Are YOU Fired Up About the DC Firings???

What to say, what to say….

I guess when it comes to firing teachers, I’ve had a little something to say before.  Remember the Rhode Island teacher massacre?  Mrs. Mimi got herself all worked up over that one.  If you don’t remember, feel free to click here, here, aaaannnnndddd here.

As firing teachers is the latest rage amongst individuals trying to come off as Saviors of Education, Michelle Rhee decided to jump on the bandwagon and fire 241 Washington DC teachers, which is somewhere between 5 and 6% of the total teaching force.

I mean, it’s like these people just don’t GET IT!  Perhaps if they would take a moment and just listen to something other than the sound of their own voices…


I will try to stay calm.

Note I said “try”.  I can not make any promises.

Should our education system tolerate inadequate and ineffective teachers?  Um, no.  (Duh.)  As a teacher I could barely tolerate inadequate and ineffective teachers…they make the jobs of rockstar teachers that much harder and do NOTHING to improve the educational outcomes for children.  In fact, I’m sure some of them are subtracting opportunities and knowledge from children, but that’s just a hunch.

Should teachers be held to high standards as professionals?  Of course they should.  We are not idiots, and we can handle high standards as we are professional individuals who not only work hard to do our best everyday in our classrooms but actively seek out ways to improve our practice.

Should all of us be treated like morons because a few of us blow?  Should we be subjected to checklists of discrete skills that masquerade as the only markers of good teaching?  Should we work in fear that someone is going to catch us *gasp* spending an extra ten minutes on our science lesson, thus rendering us task OFF time and, as a result and according to many Checklists of Effectiveness, INeffective?

Can I get a big old “hells no” up in here?!

Some of the teachers fired in DC did not have the correct paperwork and credentials.  Fair enough.  Their bad.  Some of the teachers fired in DC probably were less than adequate.  Fair enough.  However, I take issue with the system of evaluation (IMPACT) which utilizes both “value added” (buzz word alert!) test score data and classroom observation.

I will leave the discussion of “value added-ness” to my colleagues out there who enjoy discussing and tearing apart numbers (Skoolboy, care to weigh in??) and will now focus on the reliability of classroom observations.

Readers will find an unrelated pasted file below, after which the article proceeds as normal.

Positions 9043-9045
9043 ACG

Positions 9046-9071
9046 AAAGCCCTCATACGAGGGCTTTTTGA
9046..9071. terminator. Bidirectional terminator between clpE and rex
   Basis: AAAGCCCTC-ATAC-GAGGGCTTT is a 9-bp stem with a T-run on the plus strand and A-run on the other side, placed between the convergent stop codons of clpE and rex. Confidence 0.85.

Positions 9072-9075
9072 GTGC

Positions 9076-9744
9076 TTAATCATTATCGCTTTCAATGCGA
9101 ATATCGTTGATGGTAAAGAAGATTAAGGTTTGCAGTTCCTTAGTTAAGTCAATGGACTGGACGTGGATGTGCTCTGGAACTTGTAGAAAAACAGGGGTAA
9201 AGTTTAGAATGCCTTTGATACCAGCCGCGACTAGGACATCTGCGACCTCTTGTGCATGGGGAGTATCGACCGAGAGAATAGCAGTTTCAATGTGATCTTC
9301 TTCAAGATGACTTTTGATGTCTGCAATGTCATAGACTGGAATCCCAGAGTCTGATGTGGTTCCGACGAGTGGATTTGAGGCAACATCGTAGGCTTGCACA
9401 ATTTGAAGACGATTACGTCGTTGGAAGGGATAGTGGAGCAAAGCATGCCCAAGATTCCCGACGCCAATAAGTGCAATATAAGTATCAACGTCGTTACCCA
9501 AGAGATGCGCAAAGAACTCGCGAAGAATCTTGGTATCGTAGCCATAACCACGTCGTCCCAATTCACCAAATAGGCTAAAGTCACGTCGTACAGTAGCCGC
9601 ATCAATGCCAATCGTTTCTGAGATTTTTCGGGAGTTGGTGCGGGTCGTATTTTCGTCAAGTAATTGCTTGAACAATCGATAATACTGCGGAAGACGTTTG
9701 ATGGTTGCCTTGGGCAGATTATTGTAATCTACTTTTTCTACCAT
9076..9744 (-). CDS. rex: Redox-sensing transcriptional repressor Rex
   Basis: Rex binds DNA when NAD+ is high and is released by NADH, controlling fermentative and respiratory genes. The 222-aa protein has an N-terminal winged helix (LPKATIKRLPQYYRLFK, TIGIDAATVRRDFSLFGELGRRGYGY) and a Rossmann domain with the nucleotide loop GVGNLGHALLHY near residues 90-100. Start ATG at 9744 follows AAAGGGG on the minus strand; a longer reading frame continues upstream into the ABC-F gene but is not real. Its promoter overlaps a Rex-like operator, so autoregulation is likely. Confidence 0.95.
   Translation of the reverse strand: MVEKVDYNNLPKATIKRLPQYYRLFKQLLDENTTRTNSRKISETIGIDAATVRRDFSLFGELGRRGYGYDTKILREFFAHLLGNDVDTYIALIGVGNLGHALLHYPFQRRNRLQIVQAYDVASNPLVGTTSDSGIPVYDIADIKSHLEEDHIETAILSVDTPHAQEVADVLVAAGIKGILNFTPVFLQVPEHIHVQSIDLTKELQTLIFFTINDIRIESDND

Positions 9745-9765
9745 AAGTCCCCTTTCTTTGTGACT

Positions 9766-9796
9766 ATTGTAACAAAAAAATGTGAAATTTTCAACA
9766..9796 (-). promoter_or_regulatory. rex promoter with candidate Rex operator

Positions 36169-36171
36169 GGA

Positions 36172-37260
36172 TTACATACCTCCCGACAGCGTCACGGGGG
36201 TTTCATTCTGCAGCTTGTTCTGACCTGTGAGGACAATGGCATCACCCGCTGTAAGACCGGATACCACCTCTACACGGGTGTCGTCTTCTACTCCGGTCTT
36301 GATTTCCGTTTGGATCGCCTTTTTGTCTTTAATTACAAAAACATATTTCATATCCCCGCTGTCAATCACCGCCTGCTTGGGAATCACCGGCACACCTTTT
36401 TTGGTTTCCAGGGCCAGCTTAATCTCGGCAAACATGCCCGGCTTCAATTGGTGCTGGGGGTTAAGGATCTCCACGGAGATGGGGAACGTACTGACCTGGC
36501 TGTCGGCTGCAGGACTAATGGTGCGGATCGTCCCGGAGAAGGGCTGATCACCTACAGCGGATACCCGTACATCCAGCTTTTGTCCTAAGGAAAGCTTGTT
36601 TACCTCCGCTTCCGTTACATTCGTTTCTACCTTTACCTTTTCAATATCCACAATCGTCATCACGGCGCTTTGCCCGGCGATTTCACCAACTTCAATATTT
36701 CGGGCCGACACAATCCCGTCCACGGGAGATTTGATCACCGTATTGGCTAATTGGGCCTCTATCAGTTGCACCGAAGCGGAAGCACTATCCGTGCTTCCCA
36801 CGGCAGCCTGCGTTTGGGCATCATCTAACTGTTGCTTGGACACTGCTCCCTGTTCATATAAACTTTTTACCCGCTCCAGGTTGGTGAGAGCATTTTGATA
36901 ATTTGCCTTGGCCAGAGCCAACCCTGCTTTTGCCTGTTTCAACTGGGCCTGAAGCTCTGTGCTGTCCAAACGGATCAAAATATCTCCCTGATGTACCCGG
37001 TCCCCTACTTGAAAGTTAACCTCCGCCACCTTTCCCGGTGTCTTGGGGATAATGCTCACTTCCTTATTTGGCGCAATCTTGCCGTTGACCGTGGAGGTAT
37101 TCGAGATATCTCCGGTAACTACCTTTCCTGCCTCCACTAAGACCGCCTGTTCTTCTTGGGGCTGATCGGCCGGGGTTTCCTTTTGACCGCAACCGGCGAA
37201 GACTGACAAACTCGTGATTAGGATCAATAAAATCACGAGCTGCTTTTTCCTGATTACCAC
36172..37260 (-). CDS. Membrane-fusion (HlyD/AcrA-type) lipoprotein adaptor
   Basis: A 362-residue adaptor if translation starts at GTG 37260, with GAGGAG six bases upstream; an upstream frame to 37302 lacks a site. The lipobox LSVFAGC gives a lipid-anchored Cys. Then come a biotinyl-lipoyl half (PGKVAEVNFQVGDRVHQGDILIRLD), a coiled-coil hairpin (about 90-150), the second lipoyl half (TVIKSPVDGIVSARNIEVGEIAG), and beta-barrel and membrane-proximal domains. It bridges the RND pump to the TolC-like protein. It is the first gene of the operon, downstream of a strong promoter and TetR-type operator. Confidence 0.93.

Now I know I am only a sample of one, but in my experience, observations have been canceled at the last minute, scheduled at the last minute, absently watched and blatantly hi-jacked.  Let’s see, there was the time that my administrator suggested that I post a chart that she was sitting in front of at the time.  (Way to go powers of observation!)  Then there was the time I was told, “Let’s just skip it all together.  You’re fine.”  Or the time when my suggestions for follow up were cut and pasted out of another colleague’s observation report, AND considering we taught different grades and were observed in different subjects, were less than relevant or helpful.  Ooo!  How about the time I begged for feedback on my teaching and was told, “No.”

Can we please base my salary and job security on that? ‘Cuz it seems like fun.  Like a big old carnival game or something.  But more rigged and with no stuffed prize at the end.

Perhaps the folks who developed the system of observations in DC had good intentions.  I mean, they DID think to incorporate master teachers to conduct two of the five evaluations in an effort to alleviate the potential bias of an angry administrator.  Yet, they also expect teachers to demonstrate 22 different teaching elements in 30 minutes.  Again, I’m no math wizard, but essentially that means one needs to demonstrate a new skill roughly every second-ish.

Well that sounds like it would lead to a coherent lesson focused on the students!

(There I go again with that destructive sarcasm!)

What teacher in her right mind can focus on her students when she has to keep all 22 elements at the front of her mind in order to ensure that she jumps through all 22 hoops in a timely fashion?  Even a master teacher who inherently incorporates these 22 elements into her work naturally would be hard pressed to make sure that someone would be able to actively observe and identify each of them in a 30 minute period of time!

Dog and pony show, say whaaaaa?

And who is the genius that identified these 22 elements?  There are only 22?  Seriously?  Maybe this job is easier than I thought…

*cough, cough* bullshit!  *cough cough*

Sorry, I had a little hypocrisy stuck in my throat.  I was just wondering how effective the Powers That Be would be if we gave them 30 minutes to demonstrate their full range of effectiveness in what must be a highly complex job?

Ready, set, GO!

(P.S. Technically, I’m on a bit of a blogger maternity leave, so Powers That Be?  Could you try not to screw things up anymore while I’m away?  Thanks and big hugs!)